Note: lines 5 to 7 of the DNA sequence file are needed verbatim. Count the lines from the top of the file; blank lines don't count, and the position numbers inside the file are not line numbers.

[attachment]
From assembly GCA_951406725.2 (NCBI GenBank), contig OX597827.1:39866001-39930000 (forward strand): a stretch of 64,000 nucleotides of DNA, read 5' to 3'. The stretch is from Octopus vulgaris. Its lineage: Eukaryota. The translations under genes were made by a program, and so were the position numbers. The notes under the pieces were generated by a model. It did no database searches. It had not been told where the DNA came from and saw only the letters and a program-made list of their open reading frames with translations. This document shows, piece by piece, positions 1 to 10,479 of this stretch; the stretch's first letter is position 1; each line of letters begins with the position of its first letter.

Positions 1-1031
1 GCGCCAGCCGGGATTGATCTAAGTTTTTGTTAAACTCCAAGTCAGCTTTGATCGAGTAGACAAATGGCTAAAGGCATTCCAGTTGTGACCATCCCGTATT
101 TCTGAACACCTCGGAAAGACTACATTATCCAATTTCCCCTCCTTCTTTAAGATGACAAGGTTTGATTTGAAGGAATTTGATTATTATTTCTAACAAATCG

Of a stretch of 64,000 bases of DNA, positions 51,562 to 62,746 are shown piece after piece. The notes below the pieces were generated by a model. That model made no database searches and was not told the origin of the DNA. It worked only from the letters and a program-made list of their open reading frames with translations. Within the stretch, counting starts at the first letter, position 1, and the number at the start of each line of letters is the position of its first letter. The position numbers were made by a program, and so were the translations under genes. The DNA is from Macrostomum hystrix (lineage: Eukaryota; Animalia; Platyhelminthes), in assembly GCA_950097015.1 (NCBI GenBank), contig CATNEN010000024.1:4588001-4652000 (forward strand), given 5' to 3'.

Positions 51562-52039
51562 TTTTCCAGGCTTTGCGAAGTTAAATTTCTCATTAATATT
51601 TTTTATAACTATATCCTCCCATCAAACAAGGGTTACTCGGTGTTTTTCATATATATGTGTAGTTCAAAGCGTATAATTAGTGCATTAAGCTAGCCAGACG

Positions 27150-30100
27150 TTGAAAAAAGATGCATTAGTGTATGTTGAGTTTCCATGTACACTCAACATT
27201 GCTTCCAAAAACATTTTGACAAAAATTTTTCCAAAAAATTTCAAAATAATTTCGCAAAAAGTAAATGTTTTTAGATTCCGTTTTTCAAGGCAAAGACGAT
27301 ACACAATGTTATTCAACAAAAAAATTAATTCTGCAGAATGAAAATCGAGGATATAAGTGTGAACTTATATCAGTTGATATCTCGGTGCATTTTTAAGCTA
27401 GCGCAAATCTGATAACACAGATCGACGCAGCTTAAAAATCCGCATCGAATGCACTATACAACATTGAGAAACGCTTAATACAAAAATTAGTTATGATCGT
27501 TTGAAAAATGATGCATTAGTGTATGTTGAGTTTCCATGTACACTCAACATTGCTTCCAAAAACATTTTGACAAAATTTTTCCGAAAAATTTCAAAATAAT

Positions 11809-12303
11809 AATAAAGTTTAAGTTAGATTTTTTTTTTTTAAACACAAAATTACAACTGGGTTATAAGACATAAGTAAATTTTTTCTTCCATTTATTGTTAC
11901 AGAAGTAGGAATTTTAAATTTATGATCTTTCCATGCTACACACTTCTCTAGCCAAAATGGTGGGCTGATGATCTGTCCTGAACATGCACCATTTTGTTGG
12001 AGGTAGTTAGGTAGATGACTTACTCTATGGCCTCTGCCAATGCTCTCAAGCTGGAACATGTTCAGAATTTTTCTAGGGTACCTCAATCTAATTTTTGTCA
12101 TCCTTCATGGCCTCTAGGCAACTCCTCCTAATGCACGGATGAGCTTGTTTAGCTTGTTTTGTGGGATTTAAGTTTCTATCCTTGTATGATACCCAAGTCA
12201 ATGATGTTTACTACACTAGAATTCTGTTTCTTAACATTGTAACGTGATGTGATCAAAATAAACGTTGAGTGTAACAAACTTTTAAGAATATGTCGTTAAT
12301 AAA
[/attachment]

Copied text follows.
Of a stretch of 64,000 bases of DNA, positions 51,562 to 62,746 are shown piece after piece. The notes below the pieces were generated by a model. That model made no database searches and was not told the origin of the DNA. It worked only from the letters and a program-made list of their open reading frames with translations. Within the stretch, counting starts at the first letter, position 1, and the number at the start of each line of letters is the position of its first letter. The position numbers were made by a program, and so were the translations under genes. The DNA is from Macrostomum hystrix (lineage: Eukaryota; Animalia; Platyhelminthes), in assembly GCA_950097015.1 (NCBI GenBank), contig CATNEN010000024.1:4588001-4652000 (forward strand), given 5' to 3'.

Positions 51562-52039
51562 TTTTCCAGGCTTTGCGAAGTTAAATTTCTCATTAATATT